Farmers Union Canal

Water of the Farmer's Union Canal flows past a control valve in northwest Boise, Tuesday, Aug. 13, 2019.

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BOISE — City officials are still studying recycled water after the community expressed concerns about the issue.

On Tuesday, Boise City Council heard a presentation from the Public Works Department and a consultant on the possibility of recycled water in the city. Recycling water means the city would take wastewater, treat it to a high level, and then reuse it for things like irrigating crops, watering lawns or, eventually, for potable drinking water.

It could help the city weather a growing population straining the water supply and increased droughts due to climate change. There are some concerns about contaminants in the treated water.

The city has been embroiled in its long-term planning for the utility over the past five years. Part of this process includes studying the possibility of recycling water, which still needs city council’s approval. Moving toward recycling water is something the city says a broad range of citizens support and it would help to meet climate goals, but it would require costly additional infrastructure and there are questions remaining around “emerging contaminants” in the water supply.

“We have an opportunity here to create a resilient drought proof water supply that meets our community’s expectations,” Boise’s Environmental Division Senior Manager Haley Falconer said.

Neighbors in Northwest Boise raised alarms about the possibility of the city recycling water last summer when they got wind of the city’s plan to pump treated wastewater into the Farmer’s Union Ditch Company’s canal to help it meet new federal environmental regulations and boost the water levels. They felt left out of the city’s process to explore the possibility without talking with the residents, who use the canal water to irrigate their yards, and are concerned about exposure to chemicals and bacteria in the water.

There are a broad range of chemicals found in water throughout the environment, which are called “emerging contaminants” or “contaminants of emerging concern,” which include unregulated chemicals, personal care products, hormones from birth control pills and endocrine disruptors. Research on how exposure to these chemicals in recycled water and other water in the environment is still underway nationwide, but many of them are currently not directly regulated.

In response to concerns from neighbors in Northwest Boise, Falconer said the city paused it’s process of planning for the possibility of recycling water in Northwest Boise until more sampling can occur. Falconer said the city is currently sampling the water and studying it for levels of emerging contaminants so they can better understand what the levels are in the water right now before possibly proceeding.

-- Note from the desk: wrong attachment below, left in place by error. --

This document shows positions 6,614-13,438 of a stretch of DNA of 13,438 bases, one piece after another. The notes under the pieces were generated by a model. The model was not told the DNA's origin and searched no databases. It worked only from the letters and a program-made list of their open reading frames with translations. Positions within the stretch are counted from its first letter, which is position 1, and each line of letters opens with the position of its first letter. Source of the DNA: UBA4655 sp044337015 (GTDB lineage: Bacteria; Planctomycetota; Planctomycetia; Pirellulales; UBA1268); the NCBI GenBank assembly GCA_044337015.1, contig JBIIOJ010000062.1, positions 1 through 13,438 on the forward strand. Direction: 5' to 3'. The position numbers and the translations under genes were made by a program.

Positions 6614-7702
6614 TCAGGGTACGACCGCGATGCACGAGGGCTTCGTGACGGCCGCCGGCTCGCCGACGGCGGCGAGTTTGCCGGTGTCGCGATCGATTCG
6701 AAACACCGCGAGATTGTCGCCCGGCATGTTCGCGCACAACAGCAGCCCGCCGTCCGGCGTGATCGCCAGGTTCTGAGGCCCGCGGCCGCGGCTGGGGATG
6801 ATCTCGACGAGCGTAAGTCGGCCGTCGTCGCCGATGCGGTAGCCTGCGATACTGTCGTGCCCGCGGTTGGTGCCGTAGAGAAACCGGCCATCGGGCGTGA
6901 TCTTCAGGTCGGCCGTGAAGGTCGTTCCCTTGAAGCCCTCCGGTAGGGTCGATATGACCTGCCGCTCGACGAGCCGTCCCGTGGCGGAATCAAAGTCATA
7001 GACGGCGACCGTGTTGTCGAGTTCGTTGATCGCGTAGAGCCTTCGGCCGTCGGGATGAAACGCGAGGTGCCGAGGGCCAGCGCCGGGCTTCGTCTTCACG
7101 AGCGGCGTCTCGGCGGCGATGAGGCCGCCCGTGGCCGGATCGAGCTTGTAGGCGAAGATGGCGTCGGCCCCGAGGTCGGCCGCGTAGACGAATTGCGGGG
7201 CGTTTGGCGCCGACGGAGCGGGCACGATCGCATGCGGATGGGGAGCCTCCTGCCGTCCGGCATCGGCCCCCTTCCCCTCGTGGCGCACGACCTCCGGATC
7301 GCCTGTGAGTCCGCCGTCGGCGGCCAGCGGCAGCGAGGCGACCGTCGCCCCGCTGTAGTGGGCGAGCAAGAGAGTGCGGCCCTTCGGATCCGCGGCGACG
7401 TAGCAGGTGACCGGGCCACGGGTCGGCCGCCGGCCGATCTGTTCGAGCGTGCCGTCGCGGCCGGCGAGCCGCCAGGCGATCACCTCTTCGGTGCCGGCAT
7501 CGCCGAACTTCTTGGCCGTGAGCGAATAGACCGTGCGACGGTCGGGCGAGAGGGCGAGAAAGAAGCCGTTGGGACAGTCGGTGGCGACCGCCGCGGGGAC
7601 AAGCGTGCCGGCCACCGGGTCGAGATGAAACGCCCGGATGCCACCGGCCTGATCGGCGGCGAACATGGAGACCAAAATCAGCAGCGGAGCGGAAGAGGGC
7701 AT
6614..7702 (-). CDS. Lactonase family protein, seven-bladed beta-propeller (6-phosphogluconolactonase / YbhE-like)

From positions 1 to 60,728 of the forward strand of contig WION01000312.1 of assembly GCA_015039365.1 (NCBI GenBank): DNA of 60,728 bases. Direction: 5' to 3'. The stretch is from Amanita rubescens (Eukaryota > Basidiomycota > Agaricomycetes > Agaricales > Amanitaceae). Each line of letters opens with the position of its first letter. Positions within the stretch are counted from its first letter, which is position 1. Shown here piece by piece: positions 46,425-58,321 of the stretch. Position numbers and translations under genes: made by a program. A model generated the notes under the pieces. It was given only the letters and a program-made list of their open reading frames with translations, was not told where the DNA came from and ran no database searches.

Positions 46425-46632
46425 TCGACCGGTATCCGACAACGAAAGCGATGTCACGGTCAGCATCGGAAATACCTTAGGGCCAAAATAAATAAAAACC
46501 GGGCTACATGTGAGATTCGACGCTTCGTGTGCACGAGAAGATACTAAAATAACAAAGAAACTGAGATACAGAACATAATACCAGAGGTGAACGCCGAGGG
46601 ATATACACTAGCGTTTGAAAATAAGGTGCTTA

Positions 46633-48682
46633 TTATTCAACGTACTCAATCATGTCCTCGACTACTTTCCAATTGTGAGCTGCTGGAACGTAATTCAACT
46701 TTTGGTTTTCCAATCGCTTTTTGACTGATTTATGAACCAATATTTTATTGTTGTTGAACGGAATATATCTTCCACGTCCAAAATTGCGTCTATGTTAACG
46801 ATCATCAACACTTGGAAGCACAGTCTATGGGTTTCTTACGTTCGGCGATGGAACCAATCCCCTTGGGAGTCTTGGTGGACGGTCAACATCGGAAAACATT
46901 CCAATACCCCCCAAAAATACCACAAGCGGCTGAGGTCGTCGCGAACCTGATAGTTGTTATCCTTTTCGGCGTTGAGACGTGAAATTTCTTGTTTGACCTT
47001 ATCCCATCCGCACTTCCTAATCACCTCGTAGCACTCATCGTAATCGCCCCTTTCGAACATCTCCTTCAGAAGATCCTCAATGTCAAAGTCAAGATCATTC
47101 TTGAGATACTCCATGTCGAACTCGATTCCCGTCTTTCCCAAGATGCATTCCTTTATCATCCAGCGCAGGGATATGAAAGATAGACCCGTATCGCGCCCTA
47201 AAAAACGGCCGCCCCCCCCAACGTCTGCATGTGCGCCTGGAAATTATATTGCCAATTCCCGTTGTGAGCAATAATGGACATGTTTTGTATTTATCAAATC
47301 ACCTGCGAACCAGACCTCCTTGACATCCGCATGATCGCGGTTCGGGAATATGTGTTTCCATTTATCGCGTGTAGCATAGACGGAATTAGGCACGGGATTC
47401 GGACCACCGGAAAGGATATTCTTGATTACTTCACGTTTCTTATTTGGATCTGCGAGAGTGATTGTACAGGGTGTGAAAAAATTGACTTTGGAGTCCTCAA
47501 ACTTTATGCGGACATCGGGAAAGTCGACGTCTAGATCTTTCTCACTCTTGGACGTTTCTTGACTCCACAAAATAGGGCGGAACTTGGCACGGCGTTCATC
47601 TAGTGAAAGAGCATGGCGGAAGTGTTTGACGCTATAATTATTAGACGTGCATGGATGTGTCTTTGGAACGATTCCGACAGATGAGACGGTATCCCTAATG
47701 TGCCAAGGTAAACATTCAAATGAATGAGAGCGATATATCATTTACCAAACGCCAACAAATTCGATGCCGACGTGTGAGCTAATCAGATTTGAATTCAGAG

Recycled water has been used around the world for decades to water crops and for other non-potable uses. In California, recycled water has been used to irrigate fields of lettuce and other vegetables often eaten raw without any signs of sickness or effects for those who eat the produce or work in the fields for twenty years. Pompano Beach also uses recycled water to water citrus groves and Israel heavily relies on recycled water to grow crops in the Negev desert in the southern part of the country.

To better understand the issue the city hired California-based environmental engineering firm Carollo Engineers, which specializes in recycled water, as a consultant for $45,000. Jason Assouline, a representative from the company, told city council emerging contaminants are measured in nanograms per liter, which is equivalent to a single drop of water in 20 Olympic sized swimming pools.

He showed a graph showing how often people are exposed to some emerging contaminants in their everyday life, versus how much they would be exposed by eating food from crops irrigated with recycled water. For the chemical family PFAS, an ingredient in carpeting, upholstery, Teflon and other products, it would take five years for an agricultural worker to get the same exposure to the chemical as someone gets in a normal day. It would take a child playing on a playground irrigated with recycled water every day 22 years to get the same level of exposure as someone does in their everyday life, Assouline said.

No neighbors from the Northwest Neighborhood Association were able to speak because it was not a public hearing, but Falconer said after hearing their concerns about emerging contaminants the city paused any work on the Farmer’s Union Canal project due to their concerns. In the future, she said the city will do community outreach before starting any recycled water project.

“We realized starting with the permit process without the public education piece was not the direction we should be going,” she said.

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